The gases, they learned, could ignite a path of flames, setting off an explosion that would destroy the shuttle and everyone inside.
The engineers who discovered the problem wrote to the manager of the Solid Rocket Booster Project, George Hardy, explaining the problem. Hardy, however, never passed on the memo to Morton-Thiokol, the company that made the faulty field joints, and nothing changed.
By the end of 1981, the worry wasn’t just a theory anymore. That year, the orbiter Columbia returned from a mission with its primary O-ring eroded, just as the engineers had predicted. And over the next four years, seven out of nine shuttle launches would come back with the same problem.
The problem was labeled “Criticality 1” — a designation that meant, if uncorrected, it could cause “loss of mission, vehicles, and crew.”
NASA was fully aware of the problem, and they knew exactly how bad the results could be. Commissioner Richard Feynman had outright warned them that, by ignoring it, they were playing “a kind of Russian Roulette… You got away with it, but it shouldn’t be done over and over again.”
The worst, however, still hadn’t happened. The shuttle hadn’t exploded – and so the Challenger was sent off with the same faulty parts in place.
Bob Ebling And Roger Boisjoly
Even if they’d ignored the problem for 15 years, NASA was still given one last chance to stop the Challenger disaster. Two men, Bob Ebling and Roger Boisjoly, did everything they could to stop the launch.
In October of 1985, Ebeling sent out a memo with the title: “Help!” The Challenger launch, he warned, could end in a disaster. If it launched when the temperature was lower than 4 °C (40 °F), the ship could explode.
The problem was with the O-rings. In the past, NASA had survived its game of Russian Roulette because the melting O-rings had made a seal that stopped the gases from spilling out. In the freezing cold, however, they’d be too stiff to make a seal in time. If they launched in January, Ebeling warned, the crew wouldn’t make it far off the launchpad.
Meanwhile, Roger Boisjoly, an engineer at Morton-Thiokol, called a meeting with NASA officials where he warned them of the same thing. If they tried to launch in the winter, Boisjoly told them, it would end in “a catastrophe of the highest order.”
“My God,” NASA’s Lawrence Mulloy replied. “When do you want me to launch – next April?” It wasn’t a sincere question. To NASA, the idea of pushing back the launch was ridiculous. They weren’t just ignoring Boisjoly. They were openly mocking him.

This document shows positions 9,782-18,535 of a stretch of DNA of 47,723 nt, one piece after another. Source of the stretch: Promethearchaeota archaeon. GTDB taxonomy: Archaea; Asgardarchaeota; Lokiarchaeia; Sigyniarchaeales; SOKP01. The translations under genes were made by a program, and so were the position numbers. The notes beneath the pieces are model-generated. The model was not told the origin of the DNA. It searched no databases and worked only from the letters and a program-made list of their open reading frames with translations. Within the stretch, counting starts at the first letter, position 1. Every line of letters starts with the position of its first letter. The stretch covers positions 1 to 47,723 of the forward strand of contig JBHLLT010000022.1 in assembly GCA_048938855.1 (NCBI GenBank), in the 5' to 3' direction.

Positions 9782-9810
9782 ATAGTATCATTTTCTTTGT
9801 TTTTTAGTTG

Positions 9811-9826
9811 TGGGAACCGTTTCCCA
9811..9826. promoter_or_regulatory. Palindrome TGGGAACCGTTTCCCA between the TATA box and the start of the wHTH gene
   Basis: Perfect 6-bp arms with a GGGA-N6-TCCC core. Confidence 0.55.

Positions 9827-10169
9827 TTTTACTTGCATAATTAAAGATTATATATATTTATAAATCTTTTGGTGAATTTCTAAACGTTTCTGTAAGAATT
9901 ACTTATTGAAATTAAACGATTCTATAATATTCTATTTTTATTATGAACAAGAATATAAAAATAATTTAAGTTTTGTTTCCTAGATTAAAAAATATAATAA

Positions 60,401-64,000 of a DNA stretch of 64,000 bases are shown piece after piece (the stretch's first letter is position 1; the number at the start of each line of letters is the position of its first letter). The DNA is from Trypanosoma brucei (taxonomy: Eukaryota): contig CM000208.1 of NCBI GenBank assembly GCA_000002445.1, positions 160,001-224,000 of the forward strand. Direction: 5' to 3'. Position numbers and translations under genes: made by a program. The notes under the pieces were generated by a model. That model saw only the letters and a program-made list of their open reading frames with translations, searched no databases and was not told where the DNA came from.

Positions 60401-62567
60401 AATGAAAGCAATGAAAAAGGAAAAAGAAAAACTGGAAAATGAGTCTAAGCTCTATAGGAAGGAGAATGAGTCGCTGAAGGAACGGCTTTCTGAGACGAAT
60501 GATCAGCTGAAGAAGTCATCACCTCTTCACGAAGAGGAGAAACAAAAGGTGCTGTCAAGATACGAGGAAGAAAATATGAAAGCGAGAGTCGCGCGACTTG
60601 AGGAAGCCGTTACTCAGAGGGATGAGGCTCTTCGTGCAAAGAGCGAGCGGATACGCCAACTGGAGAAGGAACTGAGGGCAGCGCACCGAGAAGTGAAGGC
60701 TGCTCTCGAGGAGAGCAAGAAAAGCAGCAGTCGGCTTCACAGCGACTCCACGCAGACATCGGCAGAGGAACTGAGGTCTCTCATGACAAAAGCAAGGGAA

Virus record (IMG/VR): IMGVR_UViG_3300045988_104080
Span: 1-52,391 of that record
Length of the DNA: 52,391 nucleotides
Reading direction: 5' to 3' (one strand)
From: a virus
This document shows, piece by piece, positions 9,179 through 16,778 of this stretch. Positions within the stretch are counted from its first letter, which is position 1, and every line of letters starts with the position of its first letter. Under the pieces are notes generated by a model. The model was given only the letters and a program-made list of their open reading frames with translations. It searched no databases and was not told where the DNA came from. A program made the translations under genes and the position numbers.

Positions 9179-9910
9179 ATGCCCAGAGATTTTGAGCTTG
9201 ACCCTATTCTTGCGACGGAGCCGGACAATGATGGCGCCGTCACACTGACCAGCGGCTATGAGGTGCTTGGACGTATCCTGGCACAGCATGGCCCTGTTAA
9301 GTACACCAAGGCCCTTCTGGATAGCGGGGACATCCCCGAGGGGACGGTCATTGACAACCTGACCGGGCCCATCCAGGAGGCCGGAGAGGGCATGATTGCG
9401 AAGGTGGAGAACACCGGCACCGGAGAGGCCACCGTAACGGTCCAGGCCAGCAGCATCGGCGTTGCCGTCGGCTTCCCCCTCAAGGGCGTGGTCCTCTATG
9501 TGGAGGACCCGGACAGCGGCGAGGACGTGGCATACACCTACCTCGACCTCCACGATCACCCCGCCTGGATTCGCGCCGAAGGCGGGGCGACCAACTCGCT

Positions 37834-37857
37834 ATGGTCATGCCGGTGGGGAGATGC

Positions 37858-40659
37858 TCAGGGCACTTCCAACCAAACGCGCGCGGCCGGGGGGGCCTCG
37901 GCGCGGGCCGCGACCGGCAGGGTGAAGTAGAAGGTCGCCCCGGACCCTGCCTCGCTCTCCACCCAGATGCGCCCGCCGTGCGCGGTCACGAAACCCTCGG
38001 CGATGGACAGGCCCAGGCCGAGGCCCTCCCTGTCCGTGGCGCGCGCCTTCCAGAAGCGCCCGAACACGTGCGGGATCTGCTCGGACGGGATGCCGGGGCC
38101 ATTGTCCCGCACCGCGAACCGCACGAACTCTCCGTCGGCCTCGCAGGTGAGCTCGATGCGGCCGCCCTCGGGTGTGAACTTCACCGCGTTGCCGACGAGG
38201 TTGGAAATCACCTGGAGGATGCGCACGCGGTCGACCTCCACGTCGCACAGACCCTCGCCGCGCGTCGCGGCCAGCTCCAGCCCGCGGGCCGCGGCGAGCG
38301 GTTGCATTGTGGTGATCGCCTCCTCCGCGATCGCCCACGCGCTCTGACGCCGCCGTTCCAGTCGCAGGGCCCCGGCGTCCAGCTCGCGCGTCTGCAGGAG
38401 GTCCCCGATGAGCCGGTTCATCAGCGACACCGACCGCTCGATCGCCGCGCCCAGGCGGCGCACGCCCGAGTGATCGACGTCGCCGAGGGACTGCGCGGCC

“I am appalled. I am appalled by your recommendation,” said George Hardy — the very man who’d ignored the first warnings of the problem back in 1977.
Ebeling and Boisjoly’s warnings amounted to nothing, no matter how they tried.
“I fought like hell to stop that launch,” Boisjoly would say years later. “I’m so torn up inside I can hardly talk about it, even now.”
The men had to go home knowing that the people inside that shuttle were in their coffins and nothing they could do would save their lives.
Ebeling laid restless in bed the night before launch. He told his wife: “It’s going to blow up.”
The Last Moments Of The Challenger
The crew aboard the Challenger left in high spirits. At T-1:44, as the vent hood was raised, Ellison Onizuka joked: “Doesn’t it go the other way?”
The crew laughed. “God,” Capt. Michael Smith said. “I hope not, Ellison.”
Judith Resnick reminded her crewmates to get their harnesses on, but Smith shrugged her off, convinced nothing could possibly go wrong.
“What for?” he asked.
“I won’t lock mine,” Dick Scobee agreed. “I might have to reach something.”
The countdown started, the engines ignited, and the Space Shuttle Challenger took off.
“Here we go!” Smith yelled out, as excited as a little boy. “Go, you mother!”
Down on the earth below, Boisjoly and his engineers were watching the shuttle rocket into space. And for a brief moment, Boisjoly believed he was wrong and that everything was going to be okay.
Boisjoly had predicted that, if the shuttle failed, it would explode right on the launch pad. When he saw it take off without disaster, he and his men took it as proof the mission would succeed.
They watched it go up for a full minute before one of his engineers felt at ease enough to say what they were all hoping was true.